iOS Advanced Programming: Understanding iOS 4 Multitasking

On December 6, 2010

In the old days of iOS when you pressed the home button the application you where running in your iphone used to quit instantly. Today with iOS 4 you have a few more options.

Multitasking is the most relevant feature included in iOS 4. If you build an application on Xcode against iOS 4 it is supposed to support multitasking, which is great but it doesn’t really mean that your app can keep running all the time. Apple is not ready to allow that because of battery life and memory.

How it works?

In the previous versions of iOS when you pressed the home button your iPhone used to call the method “applicationWillTerminate” in the app delegate and your app had five seconds to complete whatever it was doing before the OS dumped your process.

Now when you tap the home button iOS calls the method “applicationDidEnterBackground” and if you relaunch the app it calls “applicationWillEnterForeground”, and you can close them by double clicking the home button and holding one icon in the list of the background apps, then your application will call the “applicationWillTerminate” method and exit.

iPhone Advance Programming | Understanding iOS 4 Multitasking | image 1

Ok, multitasking on the iPhone is great, but it may not run all the time in the background, then what can it do? Well there is a very short list of what your app can do. Here it is:

1. VOIP connections
2. Play audio
3. React to navigation changes

You have to create an entry in your plist file to say that your app will do this in background, if not, nothing will happen when you double click the home button. Besides these three items I mentioned there are two more. One of them is that you can request time to finish the operation you were running. This sounds very convenient, you may think that you can ask for time enough to finish a 1GB download over a 3G network but you can’t. Actually you have a very few minutes to finish and depending on the operation you’ll get only a few seconds before the OS kills your process. The other thing you can do in the background is send local notifications, these are just alerts sent to the user from your app in the background.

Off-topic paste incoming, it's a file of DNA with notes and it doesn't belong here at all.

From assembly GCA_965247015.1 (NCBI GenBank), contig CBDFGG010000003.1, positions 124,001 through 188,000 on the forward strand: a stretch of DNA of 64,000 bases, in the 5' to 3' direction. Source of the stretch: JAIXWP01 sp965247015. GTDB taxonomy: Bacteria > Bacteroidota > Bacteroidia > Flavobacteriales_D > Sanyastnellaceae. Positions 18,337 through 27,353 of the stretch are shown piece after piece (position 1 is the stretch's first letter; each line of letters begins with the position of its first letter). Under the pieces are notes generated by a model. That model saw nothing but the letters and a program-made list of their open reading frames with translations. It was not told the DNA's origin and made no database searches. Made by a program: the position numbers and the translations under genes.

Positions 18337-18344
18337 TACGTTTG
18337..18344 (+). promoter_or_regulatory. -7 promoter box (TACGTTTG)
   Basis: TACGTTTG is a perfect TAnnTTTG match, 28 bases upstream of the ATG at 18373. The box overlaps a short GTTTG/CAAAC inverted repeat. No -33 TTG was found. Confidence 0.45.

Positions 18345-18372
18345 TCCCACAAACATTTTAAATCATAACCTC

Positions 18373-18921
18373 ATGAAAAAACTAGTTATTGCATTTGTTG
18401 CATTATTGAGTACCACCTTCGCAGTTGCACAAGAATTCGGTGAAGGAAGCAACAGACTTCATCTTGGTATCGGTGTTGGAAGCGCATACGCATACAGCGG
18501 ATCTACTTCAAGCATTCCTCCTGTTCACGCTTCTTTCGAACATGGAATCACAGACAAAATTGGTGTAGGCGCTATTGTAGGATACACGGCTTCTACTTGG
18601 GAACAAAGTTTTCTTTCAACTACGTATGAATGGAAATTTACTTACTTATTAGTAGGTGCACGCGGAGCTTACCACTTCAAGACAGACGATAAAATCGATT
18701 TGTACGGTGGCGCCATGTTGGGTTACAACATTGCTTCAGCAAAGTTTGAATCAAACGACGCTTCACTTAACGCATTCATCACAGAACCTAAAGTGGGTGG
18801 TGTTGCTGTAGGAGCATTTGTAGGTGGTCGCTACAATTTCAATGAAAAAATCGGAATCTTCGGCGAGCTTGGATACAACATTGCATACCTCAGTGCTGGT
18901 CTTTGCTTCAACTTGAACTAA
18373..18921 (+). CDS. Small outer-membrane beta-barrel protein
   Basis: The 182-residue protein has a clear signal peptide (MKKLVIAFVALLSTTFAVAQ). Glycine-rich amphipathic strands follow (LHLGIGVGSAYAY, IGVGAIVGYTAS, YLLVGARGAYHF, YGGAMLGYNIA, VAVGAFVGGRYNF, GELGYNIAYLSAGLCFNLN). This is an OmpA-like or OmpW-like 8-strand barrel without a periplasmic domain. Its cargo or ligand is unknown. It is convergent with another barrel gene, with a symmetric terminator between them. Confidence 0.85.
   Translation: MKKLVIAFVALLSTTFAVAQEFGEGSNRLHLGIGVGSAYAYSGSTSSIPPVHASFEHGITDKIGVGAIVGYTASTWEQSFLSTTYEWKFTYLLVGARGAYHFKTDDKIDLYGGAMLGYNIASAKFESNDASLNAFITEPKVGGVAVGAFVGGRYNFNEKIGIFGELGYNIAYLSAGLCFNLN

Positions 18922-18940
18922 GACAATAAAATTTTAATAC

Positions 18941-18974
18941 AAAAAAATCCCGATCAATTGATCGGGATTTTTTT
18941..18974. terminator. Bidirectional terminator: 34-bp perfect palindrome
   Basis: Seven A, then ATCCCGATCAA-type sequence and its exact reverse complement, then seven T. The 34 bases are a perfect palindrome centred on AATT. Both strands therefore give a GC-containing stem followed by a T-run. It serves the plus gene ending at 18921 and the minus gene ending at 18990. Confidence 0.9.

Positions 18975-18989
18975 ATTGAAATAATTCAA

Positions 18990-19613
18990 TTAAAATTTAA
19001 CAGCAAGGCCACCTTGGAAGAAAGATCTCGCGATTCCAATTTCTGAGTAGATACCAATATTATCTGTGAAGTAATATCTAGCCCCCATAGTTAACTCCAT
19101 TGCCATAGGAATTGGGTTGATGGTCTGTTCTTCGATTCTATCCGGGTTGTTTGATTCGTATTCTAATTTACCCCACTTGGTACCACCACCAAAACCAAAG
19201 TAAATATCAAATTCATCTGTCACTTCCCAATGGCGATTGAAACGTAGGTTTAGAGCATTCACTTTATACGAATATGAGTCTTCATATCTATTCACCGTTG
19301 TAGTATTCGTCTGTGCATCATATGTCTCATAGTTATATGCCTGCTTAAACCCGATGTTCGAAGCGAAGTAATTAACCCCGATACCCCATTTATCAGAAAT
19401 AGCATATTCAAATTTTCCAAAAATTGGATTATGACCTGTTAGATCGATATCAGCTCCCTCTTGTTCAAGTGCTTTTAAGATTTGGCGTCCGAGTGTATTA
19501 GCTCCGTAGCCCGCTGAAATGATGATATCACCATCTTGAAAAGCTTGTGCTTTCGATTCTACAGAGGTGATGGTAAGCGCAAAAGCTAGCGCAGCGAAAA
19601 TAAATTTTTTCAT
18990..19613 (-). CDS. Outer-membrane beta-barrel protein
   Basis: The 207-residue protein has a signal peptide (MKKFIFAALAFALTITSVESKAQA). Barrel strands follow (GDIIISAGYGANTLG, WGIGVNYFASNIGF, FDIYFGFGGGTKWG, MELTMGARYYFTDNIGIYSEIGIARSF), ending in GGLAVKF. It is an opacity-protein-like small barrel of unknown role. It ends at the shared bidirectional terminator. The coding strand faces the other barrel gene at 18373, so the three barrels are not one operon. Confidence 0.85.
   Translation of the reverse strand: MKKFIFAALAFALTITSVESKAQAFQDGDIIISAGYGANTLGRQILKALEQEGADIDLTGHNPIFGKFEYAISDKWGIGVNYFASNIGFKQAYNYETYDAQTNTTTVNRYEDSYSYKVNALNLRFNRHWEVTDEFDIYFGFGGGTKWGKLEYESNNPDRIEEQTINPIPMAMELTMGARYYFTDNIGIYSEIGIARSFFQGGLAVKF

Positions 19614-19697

In contrast you can see that the things that you cannot do is much larger. But the most relevant are:

1. No OpenGL
2.- No network operations

And you should:

1. Save state when possible
2. Release large objects when going to background

For this tutorial i will show you how to request time to finish operations on your app (the most complex operation you can do with multitasking) and how to send local notifications.

Requesting time to finish operations

Open Xcode and create a new View-Based Application. Find your app delegate the implementation file in the Classes folder. Inside create an attribute called backgroundTask after the @synthetize of window and viewController like this:

UIBackgroundTaskIdentifier backgroundTask;

Now locate the applicationDidEnterBackground method. As this method is called when your app goes to background it is great time to request time here.

Next, add this block inside. A block is a small amount of code that can be executed with more priority. I will talk about Blocks in a future tutorial.

backgroundTask = [application beginBackgroundTaskWithExpirationHandler: ^{
        dispatch_async(dispatch_get_main_queue(), ^{